Canada: #Wrongfuldismissal: Social Media In The Spotlight

Last Updated: December 1 2014
Article by Lisa Gallivan and Alison Strachan

We recently reported on a decision that we believe is the first Twitter disciplinary decision in a grievance arbitration in our blog Putting out a fire: Inappropriate tweets result in unpaid suspension for firefighter. We now have what appears to be the first wrongful dismissal dealing with a termination for Twitter and Facebook comments. As in the grievance arbitration, there is an important takeaway for employers in the employee's successful wrongful dismissal claim. Here's the key point:

Thus, even had I found that the social media posts amounted to an accumulation of misconduct and that the October 5th blog was the tipping point supporting the plaintiff's termination for cause, I find that ITU cannot rely upon cumulative cause as a ground for the plaintiff's termination because ITU did not give the plaintiff an 'express and clear' warning about her performance relating to the social media posts, and a reasonable opportunity to improve her performance after warning her. I should also say in this regard, that counsel for ITU conceded that ITU should not be able to rely upon the proof of the truth of the content of Mr. Beeche's letter in support of its position on cumulative cause, as he was not called to testify as a witness at the trial. In fact, the plaintiff's alleged conduct complained about in the letter was not even brought to her attention until after her termination. [emphasis added]

Kim v. International Triathlon Union, 2014 BCSC 2151

What happened?

The plaintiff, a Senior Manager of Press Communications, was terminated on November 20, 2012 and claimed in her statement of claim that her termination was sudden and "without advance warning". At the time of termination, the plaintiff was 34 years old and earning a salary of approximately $80,000 per year. She had been employed with the employer for two different periods: the first period was less than two years when she quit and took another job, the second, three years later, was also just short of two years in length. The plaintiff argued that reasonable notice should be assessed based on the combination of these two periods of employment.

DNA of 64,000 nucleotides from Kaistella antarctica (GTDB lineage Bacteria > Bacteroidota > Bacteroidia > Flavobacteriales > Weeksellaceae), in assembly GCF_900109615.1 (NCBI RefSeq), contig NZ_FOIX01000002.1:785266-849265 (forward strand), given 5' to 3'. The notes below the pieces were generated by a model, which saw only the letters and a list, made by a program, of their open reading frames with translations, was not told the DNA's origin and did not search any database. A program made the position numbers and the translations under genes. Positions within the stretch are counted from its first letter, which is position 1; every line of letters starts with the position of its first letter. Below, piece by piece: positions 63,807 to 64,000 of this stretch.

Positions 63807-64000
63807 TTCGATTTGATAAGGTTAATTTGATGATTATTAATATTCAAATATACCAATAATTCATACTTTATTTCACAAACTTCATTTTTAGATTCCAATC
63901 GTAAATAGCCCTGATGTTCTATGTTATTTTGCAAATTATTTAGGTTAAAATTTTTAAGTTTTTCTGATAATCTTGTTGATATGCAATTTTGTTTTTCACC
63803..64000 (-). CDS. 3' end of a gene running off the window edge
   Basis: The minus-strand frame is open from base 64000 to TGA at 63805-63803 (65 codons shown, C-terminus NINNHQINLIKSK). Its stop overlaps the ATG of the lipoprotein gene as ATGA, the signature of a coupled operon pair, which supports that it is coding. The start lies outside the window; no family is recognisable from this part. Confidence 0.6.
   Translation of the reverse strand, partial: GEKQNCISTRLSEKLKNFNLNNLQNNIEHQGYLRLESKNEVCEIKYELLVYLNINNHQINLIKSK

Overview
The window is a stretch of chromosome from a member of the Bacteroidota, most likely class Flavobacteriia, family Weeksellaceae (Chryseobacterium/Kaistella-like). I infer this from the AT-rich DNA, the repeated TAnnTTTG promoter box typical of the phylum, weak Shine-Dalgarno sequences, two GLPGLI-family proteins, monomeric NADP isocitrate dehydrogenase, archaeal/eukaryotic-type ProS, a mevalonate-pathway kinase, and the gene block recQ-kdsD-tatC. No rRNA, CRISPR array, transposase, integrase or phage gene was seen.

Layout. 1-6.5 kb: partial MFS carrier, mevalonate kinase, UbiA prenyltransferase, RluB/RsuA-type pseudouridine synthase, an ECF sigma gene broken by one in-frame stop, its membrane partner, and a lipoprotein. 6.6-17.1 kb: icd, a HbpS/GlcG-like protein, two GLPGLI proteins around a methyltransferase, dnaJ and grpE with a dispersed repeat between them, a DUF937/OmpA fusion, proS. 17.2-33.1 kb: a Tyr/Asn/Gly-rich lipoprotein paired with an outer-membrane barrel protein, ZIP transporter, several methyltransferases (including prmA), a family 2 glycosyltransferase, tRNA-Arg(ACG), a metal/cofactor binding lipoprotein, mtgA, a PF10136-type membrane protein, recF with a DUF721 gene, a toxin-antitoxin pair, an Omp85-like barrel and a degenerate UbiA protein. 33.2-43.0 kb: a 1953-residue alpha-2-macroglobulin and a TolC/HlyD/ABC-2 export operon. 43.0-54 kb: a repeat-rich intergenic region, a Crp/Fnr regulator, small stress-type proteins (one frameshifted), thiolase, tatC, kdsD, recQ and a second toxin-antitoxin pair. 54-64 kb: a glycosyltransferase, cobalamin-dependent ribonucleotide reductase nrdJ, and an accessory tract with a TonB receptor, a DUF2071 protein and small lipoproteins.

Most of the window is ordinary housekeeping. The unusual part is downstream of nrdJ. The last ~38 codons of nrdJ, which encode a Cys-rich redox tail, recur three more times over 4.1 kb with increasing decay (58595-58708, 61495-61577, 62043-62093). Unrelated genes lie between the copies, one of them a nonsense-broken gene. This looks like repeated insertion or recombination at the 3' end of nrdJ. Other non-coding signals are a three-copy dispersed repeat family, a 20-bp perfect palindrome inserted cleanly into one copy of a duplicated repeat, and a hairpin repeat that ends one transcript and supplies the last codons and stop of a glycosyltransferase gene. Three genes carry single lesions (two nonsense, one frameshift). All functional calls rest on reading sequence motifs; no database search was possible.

The employer's defence was that the plaintiff's conduct in the months leading to the termination of her employment was unprofessional and insubordinate and that she had "irreparably harmed the trust inherent in the employment relationship through her unprofessional and insubordinate communications that were far-reaching and accessible to those throughout the triathlon sport community". It was the employer's view that the plaintiff was its "voice" and the "severity of her communications" was heightened as a result.

What did she say on social media?

The plaintiff had Facebook, Twitter accounts and a blog. Most of the ITU employees were her Facebook friends. One of her Twitter accounts (PK24/7) was a personal account and the other (Paula Kim ITU) for ITU matters.

  • October 23, 2012 Facebook posting:

    • 2012 ITU season ... DONE. now leave me alone until 2013!!
    • Undated Twitter and October 22 and November 4 Twitter posts:

      • surprisingly fun congress after-party last night. probly [sic] only time I'll see so many Eboard members hungover & lamenting those tequila shots
      • I wonder if other IF congresses have as much propaganda as ours...
      • Hey ITU, remember this next time I fly off the deep end...@Relationship 102: If I didn't care, I wouldn't get mad

The plaintiff said her Facebook message was written in a facetious joking manner reflecting her sense of humour and that she was trying to be funny. She said that the ITU employees were familiar with her humourous style. She said this message was never discussed with her by anyone at work.